You don’t need to be a data scientist to harness the power of predictive marketing; SAS Customer Intelligence 360 includes guided analytics to provide marketers a forward-looking view of customer journeys. This enables them to better understand business drivers and incorporate them into segmentation, optimization and other analytic techniques. Marketers can better forecast how customers will perform in the future. The solution acts as the data scientist – enabling marketers to become more efficient and effective in the analytical techniques they embed into marketing initiatives.

Web data collection

Each web page is embedded with a single line of HTML that automatically collects page information without expensive tagging. With this feature, the webpage configuration might change simultaneously with what I click on, the order and timing of my clicks, each keystroke, etc. Dynamic data collection offers me more relevant content as I navigate through the brand’s site. Any customer activities are recorded privately and securely over time so that once a customer is identified, the information is connected automatically.

Simply put, SAS Customer Intelligence 360 offers marketers the confidence to manage their digital customer journeys in a more personalized and profitable way. Marketers gain a complete view of their customers and transform this data using analytical insight into customer-centric knowledge and future actions. With this solution, brands can interact with customers on a personalized level and customers will be more satisfied with their entire relationship with a brand, not just a single transaction. Customer loyalty goes up and attrition goes down.

And as for me, I got the lens I was looking for, and was satisfied with the customer experience. Of course I have ideas on how to improve it on behalf of this brand, and SAS Customer Intelligence 360 fits into that picture.

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Structured versus unstructured data in retail

Of course everyone has heard all the hype on big data and how it can help business’ become more successful. But have you thought about the different types of big data? How the different types of data can support different initiatives within your business?

Structured versus unstructured data in retail is a key topic to first understand in order to create a successful plan. Structured data is data that sits in a database, a file, or a spreadsheet. It is generally organized and formatted. In retail, this data can be point-of-sale data, inventory, product hierarchies, ect. Unstructured data does not have a specific format. It can be customer reviews, tweets, pictures, and even hashtags.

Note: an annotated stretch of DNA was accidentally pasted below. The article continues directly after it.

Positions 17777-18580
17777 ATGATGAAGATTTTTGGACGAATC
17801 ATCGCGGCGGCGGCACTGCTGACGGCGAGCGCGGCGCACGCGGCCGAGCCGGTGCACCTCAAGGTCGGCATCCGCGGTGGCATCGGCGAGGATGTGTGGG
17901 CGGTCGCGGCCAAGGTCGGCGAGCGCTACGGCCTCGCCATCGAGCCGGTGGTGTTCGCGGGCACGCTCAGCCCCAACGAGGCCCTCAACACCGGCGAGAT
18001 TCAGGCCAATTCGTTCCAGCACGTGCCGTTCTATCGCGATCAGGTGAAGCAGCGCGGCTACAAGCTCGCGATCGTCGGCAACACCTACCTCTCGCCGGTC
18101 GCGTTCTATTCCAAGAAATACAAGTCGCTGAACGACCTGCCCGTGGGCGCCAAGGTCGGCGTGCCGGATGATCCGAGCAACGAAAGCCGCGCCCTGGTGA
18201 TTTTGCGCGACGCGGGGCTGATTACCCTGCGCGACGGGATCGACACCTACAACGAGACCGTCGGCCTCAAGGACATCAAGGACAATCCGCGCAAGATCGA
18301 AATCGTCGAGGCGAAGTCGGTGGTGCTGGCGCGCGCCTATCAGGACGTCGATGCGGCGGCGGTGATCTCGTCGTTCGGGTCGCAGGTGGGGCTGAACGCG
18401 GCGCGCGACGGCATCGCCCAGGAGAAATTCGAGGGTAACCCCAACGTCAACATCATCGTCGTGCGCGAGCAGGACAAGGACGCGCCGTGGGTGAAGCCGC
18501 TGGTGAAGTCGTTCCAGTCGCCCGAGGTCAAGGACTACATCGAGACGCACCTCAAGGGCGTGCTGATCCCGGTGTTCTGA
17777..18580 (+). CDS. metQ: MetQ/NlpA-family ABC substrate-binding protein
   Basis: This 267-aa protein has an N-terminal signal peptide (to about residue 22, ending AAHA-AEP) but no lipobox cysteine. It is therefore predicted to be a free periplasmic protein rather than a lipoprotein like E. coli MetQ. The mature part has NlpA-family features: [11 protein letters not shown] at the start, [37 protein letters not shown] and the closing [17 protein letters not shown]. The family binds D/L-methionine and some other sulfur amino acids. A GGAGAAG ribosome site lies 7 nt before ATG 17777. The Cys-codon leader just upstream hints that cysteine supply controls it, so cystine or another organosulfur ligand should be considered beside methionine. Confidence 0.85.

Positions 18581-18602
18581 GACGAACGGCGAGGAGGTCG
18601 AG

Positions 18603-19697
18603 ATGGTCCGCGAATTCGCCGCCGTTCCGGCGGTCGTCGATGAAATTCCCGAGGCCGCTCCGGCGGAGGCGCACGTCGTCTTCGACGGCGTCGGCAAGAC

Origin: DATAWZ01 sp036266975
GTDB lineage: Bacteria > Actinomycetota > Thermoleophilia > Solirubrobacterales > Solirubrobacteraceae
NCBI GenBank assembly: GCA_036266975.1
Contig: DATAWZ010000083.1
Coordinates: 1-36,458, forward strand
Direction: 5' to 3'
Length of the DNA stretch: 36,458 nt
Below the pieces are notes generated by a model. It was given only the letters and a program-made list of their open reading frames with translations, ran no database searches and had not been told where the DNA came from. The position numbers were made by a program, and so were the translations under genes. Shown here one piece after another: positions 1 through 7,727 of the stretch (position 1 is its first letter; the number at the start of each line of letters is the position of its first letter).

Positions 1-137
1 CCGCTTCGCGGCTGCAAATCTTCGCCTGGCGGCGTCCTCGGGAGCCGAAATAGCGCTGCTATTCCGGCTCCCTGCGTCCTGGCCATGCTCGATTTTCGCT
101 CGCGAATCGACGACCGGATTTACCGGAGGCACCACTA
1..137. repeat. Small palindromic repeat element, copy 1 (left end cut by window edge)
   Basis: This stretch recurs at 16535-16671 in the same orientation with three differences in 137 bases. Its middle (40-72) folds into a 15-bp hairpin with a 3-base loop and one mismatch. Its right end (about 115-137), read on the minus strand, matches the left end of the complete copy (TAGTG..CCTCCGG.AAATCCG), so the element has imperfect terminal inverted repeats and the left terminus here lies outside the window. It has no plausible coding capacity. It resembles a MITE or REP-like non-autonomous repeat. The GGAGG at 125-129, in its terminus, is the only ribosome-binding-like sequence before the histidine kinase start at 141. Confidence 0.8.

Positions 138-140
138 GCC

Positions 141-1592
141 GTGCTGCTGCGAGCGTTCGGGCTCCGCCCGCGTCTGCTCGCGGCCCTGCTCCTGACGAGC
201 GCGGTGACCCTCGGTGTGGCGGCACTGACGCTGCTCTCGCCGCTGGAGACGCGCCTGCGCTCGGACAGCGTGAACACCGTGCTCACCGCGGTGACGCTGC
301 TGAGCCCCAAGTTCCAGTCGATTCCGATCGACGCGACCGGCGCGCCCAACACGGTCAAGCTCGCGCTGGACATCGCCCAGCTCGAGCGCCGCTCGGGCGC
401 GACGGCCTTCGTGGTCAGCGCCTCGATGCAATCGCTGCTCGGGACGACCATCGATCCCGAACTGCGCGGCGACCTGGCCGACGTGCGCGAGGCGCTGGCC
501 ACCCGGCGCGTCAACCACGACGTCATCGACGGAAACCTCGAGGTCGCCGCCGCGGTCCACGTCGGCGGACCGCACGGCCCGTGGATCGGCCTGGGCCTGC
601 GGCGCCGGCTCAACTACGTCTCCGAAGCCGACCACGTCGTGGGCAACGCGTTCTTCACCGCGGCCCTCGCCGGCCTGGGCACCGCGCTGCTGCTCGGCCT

So now that you know what structured versus unstructured data in retail is, let’s talk about how to use it. Customer reviews are a great way to understand why a certain product is or isn’t working. Word clouds are a tool to visualize large amounts of customer reviews. Finding key words that are continuously being used canRetail-Transaction_50B9900 give insight in to product defects. For example, if ‘fits small’ is frequently used then you can be proactive by adding this to the product description or above the size selection. This will reduce customer returns and money lost on shipping fees.

Unstructured data can also be analyzed for sentiment analysis. This gives insight in to whether the customer’s response is positive, negative, or neutral. A great example of this is being able to analyze your customer’s twitter responses. Let’s say you post a tweet with products you are thinking about buying for your spring line and your brands hashtag. This enables retailers to understand your customers’ response before you even buy the product. This technique can also be used in-season and give insight to merchants on areas of opportunity or risk so that open to buy can be managed. Break down the silos between merchandising and marketing and enhance collaboration.

It doesn’t take a data scientist to use unstructured data analytical techniques either. If you’re looking to use unstructured data in your business process, check out more information on SAS Visual Analytics. Also, take a look at the 2015 Forrester Wave report where SAS was named a leader in Big Data Predictive Analytics Solutions.